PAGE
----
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Affirmations: Science, yes. Magic, no.

#positive mindset believeinyourself leadership development mindsetmatters personal development selfconfidence Apr 20, 2021

Simple affirmative phrases can change the negative thoughts that undermine your confidence. I have about 10 affirmations that I’ve developed over the years. I keep them on a written list posted at home and use them whenever I face something new. I quietly say to myself, out loud, phrases such as “You got this, Ivan”; “Nobody outworks me”; “I choose to be happy.” And my favorite: “I am the captain of my ship, and the master of my fate.”


These statements help me reclaim my personal power so that I don’t walk into a situation and allow someone else to determine how I feel or perform. They are also expressions of my belief in myself that calm me and help me channel my energy and anxiousness into my performance—just like elite athletes under immense pressure in the final play before time runs out.


Affirmations are more than a warm and fuzzy technique used by coaches (a lot of whom are not so warm and fuzzy!).


Affirmations are a proven method of shaping and controlling our thoughts. Researchers at Carnegie Mellon University found that affirmations combat stress and can lead to positive effects on performance. The study showed that self-affirmation boosts the ability to solve problems under pressure and reduces the negative effects of chronic stress.


Another study published by the Association for Psychological Science indicates that self-affirmation enhances our performance by making us more aware of our errors and more emotionally comfortable with accepting and correcting them. That’s an interesting finding: Affirmations don’t give us that false confidence where we deny we make mistakes at all and pass ourselves off as awesome or perfect. Instead, they make us strong enough to say, “Okay, I got that wrong, and now I’m going to fix it.” That kind of thinking improves our performance.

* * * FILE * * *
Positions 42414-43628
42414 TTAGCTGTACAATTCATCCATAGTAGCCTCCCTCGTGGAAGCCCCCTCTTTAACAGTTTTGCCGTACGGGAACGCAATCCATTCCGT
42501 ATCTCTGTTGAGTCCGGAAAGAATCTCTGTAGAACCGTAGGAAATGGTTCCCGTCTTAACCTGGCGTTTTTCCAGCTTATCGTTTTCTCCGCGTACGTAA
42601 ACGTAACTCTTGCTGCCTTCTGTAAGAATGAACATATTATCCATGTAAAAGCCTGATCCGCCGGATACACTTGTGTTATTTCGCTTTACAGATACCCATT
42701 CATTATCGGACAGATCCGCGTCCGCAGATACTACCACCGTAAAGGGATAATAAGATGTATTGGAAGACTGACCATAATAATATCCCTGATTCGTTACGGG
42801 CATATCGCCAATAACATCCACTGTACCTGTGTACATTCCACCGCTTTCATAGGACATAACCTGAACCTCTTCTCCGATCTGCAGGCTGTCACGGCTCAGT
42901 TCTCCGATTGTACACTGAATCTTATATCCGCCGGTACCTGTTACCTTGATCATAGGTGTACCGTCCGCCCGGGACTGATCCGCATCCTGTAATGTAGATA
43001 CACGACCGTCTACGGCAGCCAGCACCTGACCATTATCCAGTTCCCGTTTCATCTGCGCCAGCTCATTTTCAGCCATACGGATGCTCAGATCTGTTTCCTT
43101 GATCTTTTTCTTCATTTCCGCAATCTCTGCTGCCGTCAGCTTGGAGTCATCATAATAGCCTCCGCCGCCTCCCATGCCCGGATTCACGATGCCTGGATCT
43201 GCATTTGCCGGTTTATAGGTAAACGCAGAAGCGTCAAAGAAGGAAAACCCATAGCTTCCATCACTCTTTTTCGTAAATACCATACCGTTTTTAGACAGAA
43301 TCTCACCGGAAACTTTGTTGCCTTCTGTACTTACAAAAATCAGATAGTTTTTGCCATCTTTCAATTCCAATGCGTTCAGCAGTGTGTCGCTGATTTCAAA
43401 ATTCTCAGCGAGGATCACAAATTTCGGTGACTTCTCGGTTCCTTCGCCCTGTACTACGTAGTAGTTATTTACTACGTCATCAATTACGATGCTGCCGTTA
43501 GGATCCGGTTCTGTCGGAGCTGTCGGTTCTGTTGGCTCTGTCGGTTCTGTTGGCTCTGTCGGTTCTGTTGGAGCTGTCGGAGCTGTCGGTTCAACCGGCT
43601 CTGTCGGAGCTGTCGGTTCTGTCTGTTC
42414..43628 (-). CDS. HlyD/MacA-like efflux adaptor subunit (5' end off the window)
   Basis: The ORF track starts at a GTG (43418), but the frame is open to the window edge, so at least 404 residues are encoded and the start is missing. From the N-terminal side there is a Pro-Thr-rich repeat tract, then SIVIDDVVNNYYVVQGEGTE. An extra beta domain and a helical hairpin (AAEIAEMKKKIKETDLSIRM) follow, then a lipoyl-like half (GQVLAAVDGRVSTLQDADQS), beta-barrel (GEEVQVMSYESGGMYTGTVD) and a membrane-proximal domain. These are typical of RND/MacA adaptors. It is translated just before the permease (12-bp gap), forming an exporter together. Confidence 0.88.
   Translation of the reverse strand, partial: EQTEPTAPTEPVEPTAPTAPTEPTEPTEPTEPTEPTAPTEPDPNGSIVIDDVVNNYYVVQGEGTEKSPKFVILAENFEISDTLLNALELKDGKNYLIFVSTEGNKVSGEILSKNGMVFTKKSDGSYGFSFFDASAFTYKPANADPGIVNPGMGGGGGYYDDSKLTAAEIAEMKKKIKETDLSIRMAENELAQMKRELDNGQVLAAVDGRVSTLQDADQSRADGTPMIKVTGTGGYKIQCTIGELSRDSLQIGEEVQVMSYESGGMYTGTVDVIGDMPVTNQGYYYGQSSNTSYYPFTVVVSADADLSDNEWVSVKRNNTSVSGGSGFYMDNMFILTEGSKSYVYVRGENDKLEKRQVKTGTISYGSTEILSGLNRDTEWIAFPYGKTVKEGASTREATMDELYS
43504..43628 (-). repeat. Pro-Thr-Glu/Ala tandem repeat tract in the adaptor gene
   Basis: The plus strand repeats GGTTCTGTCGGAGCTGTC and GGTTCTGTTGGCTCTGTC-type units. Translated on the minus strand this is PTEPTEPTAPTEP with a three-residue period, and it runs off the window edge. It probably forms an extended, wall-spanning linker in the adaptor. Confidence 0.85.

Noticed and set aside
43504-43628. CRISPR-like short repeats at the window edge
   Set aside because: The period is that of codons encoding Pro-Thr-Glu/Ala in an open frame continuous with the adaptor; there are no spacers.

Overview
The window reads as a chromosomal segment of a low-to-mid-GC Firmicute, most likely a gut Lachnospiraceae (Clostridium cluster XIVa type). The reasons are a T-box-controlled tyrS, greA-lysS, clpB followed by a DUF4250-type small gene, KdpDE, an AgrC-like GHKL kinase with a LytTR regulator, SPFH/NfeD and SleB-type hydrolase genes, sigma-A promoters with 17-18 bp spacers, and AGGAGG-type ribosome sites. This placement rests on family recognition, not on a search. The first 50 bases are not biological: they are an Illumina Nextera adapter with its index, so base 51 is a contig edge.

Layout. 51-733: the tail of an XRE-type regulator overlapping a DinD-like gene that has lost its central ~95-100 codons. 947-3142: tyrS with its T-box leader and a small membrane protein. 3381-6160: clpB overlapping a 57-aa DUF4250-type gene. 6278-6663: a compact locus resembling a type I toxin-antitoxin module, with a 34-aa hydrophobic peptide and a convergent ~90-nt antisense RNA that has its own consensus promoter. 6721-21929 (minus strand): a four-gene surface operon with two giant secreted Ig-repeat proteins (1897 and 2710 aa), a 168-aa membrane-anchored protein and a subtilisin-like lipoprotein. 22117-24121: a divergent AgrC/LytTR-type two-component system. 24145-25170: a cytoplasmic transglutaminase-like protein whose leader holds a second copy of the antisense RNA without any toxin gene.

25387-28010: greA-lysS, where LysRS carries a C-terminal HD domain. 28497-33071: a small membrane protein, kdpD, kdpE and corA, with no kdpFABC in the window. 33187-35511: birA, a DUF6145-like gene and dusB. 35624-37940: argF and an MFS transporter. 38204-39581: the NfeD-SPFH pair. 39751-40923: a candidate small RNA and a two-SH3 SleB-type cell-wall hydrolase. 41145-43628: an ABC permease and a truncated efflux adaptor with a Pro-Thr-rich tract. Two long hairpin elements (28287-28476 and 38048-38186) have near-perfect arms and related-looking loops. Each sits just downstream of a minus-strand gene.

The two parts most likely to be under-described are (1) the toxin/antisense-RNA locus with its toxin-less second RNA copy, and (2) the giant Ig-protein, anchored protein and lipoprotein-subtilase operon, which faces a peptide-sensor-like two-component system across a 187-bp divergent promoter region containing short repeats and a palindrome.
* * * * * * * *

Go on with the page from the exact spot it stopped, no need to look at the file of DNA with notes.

A Stanford University study revealed that affirmations enhance our belief in our personal power and make us less susceptible to threats from outside us. The research also confirmed that affirmations can improve education, health and relationships. All told, these are some impressive outcomes of the ability to shape our own thoughts.


An effective affirmation reminds you of your values and beliefs—of who you are. That is why I say, “You got this, Ivan.” I am reminding myself of my belief that I can succeed even when nothing is handed to me. It’s shorthand for: “Ivan, you have what it takes to do this because you have done it before and you are the kind of person who will make it through the storm.” Your affirmations are brief versions of deep beliefs about yourself.


For example, Muhammad Ali’s famous statement “I am the greatest” is shorthand for his belief in hard work and toughing it out against the odds.


He has also put it this way: “Impossible is just a big word thrown around by small men who find it easier to live in the world they’ve been given than to explore the power they have to change it. Impossible is not a fact. It’s an opinion. Impossible is not a declaration. It’s a dare. Impossible is potential. Impossible is temporary. Impossible is nothing.”


Develop affirmations for yourself. Focus on creating phrases that emphasize your best beliefs about yourself or your cherished values. These will remind you of what makes you unique, strong and capable. Use phrases like “I will never quit” or “I am strong” or “I have done it before and I will do it again,” if those tap into your beliefs. And use them every day, especially in the morning and right before any task that makes you anxious or anticipate the worst. Just remember, it’s not a magic button. You can’t just start affirming yourself and hope that negative thoughts or stress will disappear. You have to repeat, repeat, repeat and ensure that the phrases are your actual beliefs and values, not things you wish you cared about. Repeat until you are so practiced at genuinely (not just wishfully) replacing fear and worry with belief in yourself that you don’t even notice you are doing it. If you practice deliberately and often, you can rewire your brain until you think and feel different, simply because you made yourself do it.


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